The Bottom Line: Creating a monster – Sampras, pizza and the power of 5%
Originally Published: Packaging News, May-June 2021, by Paul Allen
PKN’s B2B advice columnist Paul Allen examines two immutable truths that will lead to a ‘monster moment’ in margin recovery.
Throughout the mid-90s one tennis player dominated the game like no other. His name was Pete Sampras and his achievements in the sport were nothing short of monumental. Sampras was an introvert who never made headlines for dating movie stars, smashing racquets, or doing underwear commercials, unlike his contemporaries. While media commentators labelled him as boring, fans claimed he was misunderstood.
Around this time, Pizza Hut launched a marketing campaign to transform perceptions of their crust.
The result was a commercial featuring Pete Sampras admitting to John McEnroe, that he probably came across as “kind of dull”. In the ad, McEnroe provides advice to Sampras on how to be more “engaging”, only to later realise that he’s “created a monster”, as Pete goes rogue, turns his cheesy pizza slice around and starts eating inwards from the crust. Sales boomed and a new legion of fans warmed to Sampras.
For my business, supply contracts are the modern-day equivalent of Pete Sampras. While digital marketing, product innovation, acquisitions, and senior management changes attract media attention, it is the standard customer supply agreements that continue to unobtrusively represent the cornerstone of most B2B organisations. And yet, who reads them? Who takes the time to ensure all functional staff are clear on what their specific obligations, and those of their customer counterparts, are, within an individual supply agreement? Few companies do. Most have a filing cabinet filled with contracts that rarely, if ever, see the light of the day. Like Pete, perhaps they are considered “kind of dull”.
So, inspired by the power of pizza, I want to highlight two immutable truths that should initiate a stampede of staff towards filing cabinets in every supplier’s workplace.
Increasing contract compliance by 25 per cent will reduce cost-to-serve by 5 per cent.
Decreasing non-contracted services by 25 per cent will increase revenue by 5 per cent.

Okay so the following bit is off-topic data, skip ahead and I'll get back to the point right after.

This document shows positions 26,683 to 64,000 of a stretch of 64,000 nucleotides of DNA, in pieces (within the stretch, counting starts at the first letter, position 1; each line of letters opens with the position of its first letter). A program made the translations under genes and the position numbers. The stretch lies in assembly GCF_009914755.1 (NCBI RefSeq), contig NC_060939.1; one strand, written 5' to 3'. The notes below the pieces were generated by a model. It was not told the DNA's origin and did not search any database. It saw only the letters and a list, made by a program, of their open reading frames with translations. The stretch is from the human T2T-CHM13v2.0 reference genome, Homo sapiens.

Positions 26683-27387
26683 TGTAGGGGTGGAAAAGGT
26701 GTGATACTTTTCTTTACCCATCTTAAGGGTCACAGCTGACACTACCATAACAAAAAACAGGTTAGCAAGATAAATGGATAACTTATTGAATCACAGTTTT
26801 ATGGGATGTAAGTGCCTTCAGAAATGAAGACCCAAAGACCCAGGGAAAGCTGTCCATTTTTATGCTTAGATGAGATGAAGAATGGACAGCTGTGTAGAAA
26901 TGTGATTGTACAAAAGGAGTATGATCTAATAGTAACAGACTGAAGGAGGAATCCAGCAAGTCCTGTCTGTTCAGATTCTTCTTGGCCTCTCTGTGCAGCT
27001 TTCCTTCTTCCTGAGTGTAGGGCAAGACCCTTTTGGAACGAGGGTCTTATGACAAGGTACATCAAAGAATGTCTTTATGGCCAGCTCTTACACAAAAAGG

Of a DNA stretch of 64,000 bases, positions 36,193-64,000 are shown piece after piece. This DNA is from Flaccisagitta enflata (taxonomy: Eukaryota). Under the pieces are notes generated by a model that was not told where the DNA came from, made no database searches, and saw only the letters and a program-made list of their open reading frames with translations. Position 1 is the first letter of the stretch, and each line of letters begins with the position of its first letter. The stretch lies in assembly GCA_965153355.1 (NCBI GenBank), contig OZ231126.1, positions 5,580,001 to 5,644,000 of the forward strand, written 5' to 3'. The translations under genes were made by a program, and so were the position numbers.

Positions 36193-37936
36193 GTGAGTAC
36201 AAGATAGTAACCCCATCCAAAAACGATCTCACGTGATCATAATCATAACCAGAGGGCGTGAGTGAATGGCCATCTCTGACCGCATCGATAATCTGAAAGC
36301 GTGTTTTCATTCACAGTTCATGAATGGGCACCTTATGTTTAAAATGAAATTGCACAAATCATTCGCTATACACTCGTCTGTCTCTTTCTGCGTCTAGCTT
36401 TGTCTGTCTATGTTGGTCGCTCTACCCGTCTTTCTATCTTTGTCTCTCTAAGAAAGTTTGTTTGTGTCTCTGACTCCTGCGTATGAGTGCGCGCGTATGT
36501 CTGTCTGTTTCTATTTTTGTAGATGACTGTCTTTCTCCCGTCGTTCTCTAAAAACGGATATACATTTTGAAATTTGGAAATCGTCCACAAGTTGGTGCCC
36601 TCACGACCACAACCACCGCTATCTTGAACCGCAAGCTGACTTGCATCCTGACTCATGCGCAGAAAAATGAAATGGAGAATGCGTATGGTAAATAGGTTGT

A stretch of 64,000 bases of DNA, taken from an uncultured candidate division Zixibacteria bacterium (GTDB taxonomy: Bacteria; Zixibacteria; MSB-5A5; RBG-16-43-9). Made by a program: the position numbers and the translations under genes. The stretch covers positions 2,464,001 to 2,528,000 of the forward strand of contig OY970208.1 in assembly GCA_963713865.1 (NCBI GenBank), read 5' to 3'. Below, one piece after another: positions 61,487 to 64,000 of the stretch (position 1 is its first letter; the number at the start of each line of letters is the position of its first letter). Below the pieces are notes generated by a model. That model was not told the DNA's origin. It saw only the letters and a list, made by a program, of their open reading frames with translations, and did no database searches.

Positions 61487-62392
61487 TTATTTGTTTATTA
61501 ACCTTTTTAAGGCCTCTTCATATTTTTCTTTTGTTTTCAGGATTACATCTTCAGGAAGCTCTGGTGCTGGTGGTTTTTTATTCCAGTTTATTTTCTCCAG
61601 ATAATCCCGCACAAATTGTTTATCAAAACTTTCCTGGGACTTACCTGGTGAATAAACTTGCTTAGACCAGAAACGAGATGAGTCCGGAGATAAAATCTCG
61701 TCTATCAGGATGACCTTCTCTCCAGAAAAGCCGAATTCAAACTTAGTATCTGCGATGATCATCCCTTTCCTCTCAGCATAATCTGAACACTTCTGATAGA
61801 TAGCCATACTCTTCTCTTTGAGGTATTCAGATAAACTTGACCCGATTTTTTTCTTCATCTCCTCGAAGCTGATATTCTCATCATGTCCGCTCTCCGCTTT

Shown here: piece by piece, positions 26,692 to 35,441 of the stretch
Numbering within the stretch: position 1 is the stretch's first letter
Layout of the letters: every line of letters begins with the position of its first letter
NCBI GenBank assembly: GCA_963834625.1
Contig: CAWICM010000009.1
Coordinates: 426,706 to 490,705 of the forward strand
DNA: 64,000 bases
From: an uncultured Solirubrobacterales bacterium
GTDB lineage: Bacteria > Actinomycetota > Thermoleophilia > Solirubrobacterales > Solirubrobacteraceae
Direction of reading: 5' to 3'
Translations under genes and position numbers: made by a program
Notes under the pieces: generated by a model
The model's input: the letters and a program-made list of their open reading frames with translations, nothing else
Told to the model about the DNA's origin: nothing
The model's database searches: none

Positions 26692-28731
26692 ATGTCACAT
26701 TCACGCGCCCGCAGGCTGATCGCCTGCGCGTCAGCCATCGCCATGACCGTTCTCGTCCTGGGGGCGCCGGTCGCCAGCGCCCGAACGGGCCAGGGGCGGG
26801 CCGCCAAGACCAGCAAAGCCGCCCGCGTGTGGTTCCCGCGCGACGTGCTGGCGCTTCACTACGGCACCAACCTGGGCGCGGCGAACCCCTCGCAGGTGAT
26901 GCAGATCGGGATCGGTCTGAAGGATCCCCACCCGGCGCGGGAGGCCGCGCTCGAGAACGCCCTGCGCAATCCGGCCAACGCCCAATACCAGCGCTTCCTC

To appreciate the first truth, you need to accept that because functional staff don’t have contract access, adherence is low.
This means that increasing compliance will not be difficult. Staff just need to know the rules of service for their function, so they can adhere to them, and ensure customers do likewise.
The second truth is more exciting. A decrease in non-contracted services means supplier staff no longer have the discretion to give away service and supply ‘freebies’. These get replaced by an ‘extra’s-menu’, with a price list, so customers must pay for extra services or forsake them.
But now comes the monster moment. When you increase revenue and reduce cost at the same time, even by just 5 per cent respectively, you achieve an exponential gain in margin. Consider this example:
$100 revenue – $75 costs = $25 or 25 per cent gross margin
Increasing revenue by 5 per cent = $105 and reducing costs by 5 per cent = $71.25
The resulting margin is now $33.75 ($105 – $71.25)
Margin has been increased by $8.75 or 35 per cent!
It is a compelling truth that probably warrants an ad campaign of its own, without the pizza. Better still, it is easily replicated within any supplier business. Just take out a contract, gather your staff, and read through it together. Highlight areas of non-compliance and identify freebies. Put a value on them all and you now have a material margin opportunity to chase down.
The Bottom Line
Being “kind of dull” earned Sampras 14 singles Grand Slams. McEnroe won just seven. There is nothing more ‘engaging’ than incremental margin growth.
Paul Allen is managing director of Margin Partners and the author of Take Back Your Margin. Email: firstname.lastname@example.org
Time to take a bigger bite?